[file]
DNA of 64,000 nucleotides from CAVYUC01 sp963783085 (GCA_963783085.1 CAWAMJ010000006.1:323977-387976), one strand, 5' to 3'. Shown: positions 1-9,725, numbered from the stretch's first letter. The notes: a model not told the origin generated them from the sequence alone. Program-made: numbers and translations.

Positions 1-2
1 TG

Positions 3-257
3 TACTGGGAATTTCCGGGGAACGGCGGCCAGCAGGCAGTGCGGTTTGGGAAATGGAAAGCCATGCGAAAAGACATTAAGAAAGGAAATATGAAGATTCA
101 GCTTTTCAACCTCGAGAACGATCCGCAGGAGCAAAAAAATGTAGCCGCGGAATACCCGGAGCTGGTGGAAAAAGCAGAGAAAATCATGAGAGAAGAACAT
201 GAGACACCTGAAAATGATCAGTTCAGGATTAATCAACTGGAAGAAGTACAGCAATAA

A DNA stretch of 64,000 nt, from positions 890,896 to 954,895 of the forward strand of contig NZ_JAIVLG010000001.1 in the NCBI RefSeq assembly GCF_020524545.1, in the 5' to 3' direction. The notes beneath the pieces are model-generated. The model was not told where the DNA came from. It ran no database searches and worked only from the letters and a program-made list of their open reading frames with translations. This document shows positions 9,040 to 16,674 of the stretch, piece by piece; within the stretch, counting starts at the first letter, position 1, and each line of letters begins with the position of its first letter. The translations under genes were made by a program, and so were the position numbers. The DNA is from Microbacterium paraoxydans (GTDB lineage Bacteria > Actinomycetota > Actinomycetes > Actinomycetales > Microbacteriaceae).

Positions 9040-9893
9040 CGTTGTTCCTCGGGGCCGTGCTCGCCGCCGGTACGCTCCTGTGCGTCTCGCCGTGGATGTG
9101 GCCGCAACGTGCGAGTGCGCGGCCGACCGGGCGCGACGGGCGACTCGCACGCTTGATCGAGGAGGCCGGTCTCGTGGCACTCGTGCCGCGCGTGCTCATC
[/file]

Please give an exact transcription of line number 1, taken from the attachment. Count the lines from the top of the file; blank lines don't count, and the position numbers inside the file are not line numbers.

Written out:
DNA of 64,000 nucleotides from CAVYUC01 sp963783085 (GCA_963783085.1 CAWAMJ010000006.1:323977-387976), one strand, 5' to 3'. Shown: positions 1-9,725, numbered from the stretch's first letter. The notes: a model not told the origin generated them from the sequence alone. Program-made: numbers and translations.